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Bioethical analysis of biotechnologies: lessons from automatic milking systems (AMS) and bovine somatotrophin (bST)

  • K. M. Millar (a1) and T. B. Mepham (a1)

Abstract

Technologies emerging from current bioengineering research areas may have a substantial impact on society and raise many ethical issues. Consequentially, there is a significant interest amongst public and private organisations to identify ethical issues, improve stakeholder participation, and develop frameworks and assessment procedures to aid decision-makers evaluate these complex issues. This paper explores a form of bioethical analysis that has been developed to aid decision-makers in the agricultural and food sectors. Two agricultural technologies will be used as case studies to examine the application of this form of bioethical analysis in technology assessment, viz automatic milking systems (AMS) and bovine somatotrophin (bST). The bioethical framework applied, the Ethical Matrix developed by Mepham (e.g. 1996; 2000), is based on a principled approach drawn from the concept of the ‘common morality’ where the ‘impacts’ of a technology are assessed in terms of respect for three ethical principles (wellbeing, autonomy and justice) as they apply to various interest groups.

To explore stakeholder issues raised by the technologies, two workshops and separate postal surveys of farmers, consumers and retailers were conducted to examine the attitudes to the two technologies. Each survey included matched questions, so that attitudes could be cross-compared, with the Ethical Matrix used as a guiding framework. The three surveys highlighted specific attitudes of consumers, farmers and retailers to bST and AMS (response rates were 19.3%, 27.3% and 69% respectively), as well as identifying general trends in attitudes to technological development. Consumers distinguished clearly between what they considered to be more acceptable (AMS was largely acceptable with some caveats) and less acceptable technologies (bST). bST use in the UK was unacceptable to the majority of UK farmers whereas AMS was accepted with caution. Retailers, overall, had a cautious but considered approach to the technologies, applying a precautionary approach in their policies.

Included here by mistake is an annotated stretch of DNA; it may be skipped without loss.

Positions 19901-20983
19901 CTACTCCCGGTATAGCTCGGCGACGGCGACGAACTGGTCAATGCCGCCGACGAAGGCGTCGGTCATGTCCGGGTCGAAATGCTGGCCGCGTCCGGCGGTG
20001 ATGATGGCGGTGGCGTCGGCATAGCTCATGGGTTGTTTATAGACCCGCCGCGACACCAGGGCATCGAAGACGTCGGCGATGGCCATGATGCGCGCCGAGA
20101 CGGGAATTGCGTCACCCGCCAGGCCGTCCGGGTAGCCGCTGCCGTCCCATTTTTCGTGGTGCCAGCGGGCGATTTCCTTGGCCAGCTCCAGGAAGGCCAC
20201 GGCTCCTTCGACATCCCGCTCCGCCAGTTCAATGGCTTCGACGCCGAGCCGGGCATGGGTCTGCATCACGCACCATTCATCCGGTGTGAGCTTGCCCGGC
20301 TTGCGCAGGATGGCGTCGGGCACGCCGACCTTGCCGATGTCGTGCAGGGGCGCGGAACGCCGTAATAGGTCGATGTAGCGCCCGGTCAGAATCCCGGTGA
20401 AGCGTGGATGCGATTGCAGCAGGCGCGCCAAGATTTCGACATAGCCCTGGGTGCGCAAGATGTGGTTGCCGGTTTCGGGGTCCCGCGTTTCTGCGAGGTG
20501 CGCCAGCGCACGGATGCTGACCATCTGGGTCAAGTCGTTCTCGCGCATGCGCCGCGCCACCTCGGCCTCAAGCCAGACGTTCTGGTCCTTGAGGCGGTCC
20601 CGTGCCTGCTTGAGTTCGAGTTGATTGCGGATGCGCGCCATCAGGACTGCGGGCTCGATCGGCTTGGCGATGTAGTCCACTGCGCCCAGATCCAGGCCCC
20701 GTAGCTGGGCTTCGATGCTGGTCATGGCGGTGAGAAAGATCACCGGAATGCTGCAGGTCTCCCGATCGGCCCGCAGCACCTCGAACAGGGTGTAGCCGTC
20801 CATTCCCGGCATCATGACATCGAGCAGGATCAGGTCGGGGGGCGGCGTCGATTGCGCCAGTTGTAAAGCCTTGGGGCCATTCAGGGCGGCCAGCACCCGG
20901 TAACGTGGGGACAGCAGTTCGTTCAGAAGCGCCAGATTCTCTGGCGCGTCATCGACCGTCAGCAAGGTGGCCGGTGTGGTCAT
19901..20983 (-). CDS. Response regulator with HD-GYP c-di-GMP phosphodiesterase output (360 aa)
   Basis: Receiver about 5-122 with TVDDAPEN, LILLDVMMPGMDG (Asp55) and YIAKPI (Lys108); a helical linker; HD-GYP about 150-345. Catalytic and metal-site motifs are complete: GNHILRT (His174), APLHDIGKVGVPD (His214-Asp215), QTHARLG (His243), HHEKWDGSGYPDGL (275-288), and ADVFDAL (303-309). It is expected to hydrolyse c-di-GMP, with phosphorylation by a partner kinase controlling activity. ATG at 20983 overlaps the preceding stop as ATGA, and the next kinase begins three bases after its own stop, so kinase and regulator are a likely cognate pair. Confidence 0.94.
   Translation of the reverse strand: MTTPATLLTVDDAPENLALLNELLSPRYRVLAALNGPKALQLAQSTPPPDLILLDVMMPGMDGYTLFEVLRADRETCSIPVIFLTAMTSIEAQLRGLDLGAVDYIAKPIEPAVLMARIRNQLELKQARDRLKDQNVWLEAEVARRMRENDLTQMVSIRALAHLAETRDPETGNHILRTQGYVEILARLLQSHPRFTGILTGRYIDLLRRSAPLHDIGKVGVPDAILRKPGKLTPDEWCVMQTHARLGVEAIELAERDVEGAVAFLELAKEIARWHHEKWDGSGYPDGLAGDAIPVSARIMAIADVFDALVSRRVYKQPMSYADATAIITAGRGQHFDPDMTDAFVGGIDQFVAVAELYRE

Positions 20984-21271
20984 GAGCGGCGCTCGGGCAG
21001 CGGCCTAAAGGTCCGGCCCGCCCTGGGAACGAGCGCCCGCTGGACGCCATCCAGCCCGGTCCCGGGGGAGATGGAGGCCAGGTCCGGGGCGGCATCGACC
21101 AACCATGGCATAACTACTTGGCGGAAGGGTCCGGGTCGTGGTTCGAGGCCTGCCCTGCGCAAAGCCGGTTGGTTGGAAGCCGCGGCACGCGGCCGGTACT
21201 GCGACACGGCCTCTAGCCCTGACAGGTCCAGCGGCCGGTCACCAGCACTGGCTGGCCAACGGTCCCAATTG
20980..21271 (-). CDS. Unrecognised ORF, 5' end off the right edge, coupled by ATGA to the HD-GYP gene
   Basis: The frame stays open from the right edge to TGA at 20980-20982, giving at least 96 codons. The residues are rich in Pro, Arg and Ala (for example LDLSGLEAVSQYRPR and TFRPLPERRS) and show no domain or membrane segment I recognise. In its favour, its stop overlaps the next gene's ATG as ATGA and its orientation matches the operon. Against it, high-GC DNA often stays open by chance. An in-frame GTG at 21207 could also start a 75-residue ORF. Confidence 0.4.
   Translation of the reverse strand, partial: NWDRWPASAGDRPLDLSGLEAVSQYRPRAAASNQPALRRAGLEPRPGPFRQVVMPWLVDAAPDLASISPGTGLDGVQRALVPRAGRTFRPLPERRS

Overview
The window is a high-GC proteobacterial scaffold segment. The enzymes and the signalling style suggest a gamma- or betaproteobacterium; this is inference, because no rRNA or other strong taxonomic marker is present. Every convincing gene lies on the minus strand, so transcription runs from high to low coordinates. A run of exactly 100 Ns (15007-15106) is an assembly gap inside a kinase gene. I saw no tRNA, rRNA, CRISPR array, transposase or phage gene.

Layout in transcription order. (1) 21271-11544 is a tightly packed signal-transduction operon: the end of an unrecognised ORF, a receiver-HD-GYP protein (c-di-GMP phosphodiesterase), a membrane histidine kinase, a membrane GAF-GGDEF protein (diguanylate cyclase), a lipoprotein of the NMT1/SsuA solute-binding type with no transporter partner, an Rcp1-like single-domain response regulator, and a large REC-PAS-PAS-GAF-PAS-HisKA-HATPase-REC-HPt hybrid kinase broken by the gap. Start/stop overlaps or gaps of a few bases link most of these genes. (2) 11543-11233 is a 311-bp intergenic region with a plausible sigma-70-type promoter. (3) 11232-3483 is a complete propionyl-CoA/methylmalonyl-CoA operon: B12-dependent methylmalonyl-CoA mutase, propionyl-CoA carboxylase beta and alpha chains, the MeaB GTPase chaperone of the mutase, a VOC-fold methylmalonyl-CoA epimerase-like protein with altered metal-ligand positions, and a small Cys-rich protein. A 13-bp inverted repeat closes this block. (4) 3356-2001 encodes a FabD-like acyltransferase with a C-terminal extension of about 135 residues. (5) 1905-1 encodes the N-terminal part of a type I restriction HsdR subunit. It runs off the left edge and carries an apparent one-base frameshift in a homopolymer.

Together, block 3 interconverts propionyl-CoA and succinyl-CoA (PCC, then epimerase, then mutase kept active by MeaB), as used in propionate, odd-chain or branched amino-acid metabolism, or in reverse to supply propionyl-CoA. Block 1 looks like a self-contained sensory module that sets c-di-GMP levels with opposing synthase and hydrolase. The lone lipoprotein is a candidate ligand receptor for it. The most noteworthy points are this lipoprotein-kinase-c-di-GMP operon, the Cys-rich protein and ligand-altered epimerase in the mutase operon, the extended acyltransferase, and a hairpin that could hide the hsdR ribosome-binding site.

Applying the Ethical Matrix aided the clarification of ethical issues which underlie differences in opinion on the acceptability and required legal control of the two technologies. In summary, bST supporters placed a greater emphasis on productivity and prosperity, whereas sceptics focused on perceived risks, and on producers' and consumers' lack of autonomy. Potential positive impacts of AMS were identified as improvements in dairy production efficiency and enhancement of dairy farmer and cow welfare, while concerns included impacts on rural employment, milk quality and the increasingly instrumental use of animals.

The incorporation of bioethical analysis into technology assessment, specifically in the form of the Ethical Matrix, was generally regarded as providing a useful and valuable tool, helping to clarifying issues and encourage dialogue. Individuals with contrasting worldviews can use it effectively, allowing any conflicts and consistencies of the arguments to be cross-compared. This is particularly important for policy makers who need to be explicit and transparent and to justify their decisions by reference to widely accepted ethical norms. At a simplistic level, this method may act merely as a comprehensive check-list, but when applied more comprehensively it can encourage stakeholder dialogue and clarify the interactions of scientific and ethical aspects of a particular issue.

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References

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Bioethical analysis of biotechnologies: lessons from automatic milking systems (AMS) and bovine somatotrophin (bST)

  • K. M. Millar (a1) and T. B. Mepham (a1)

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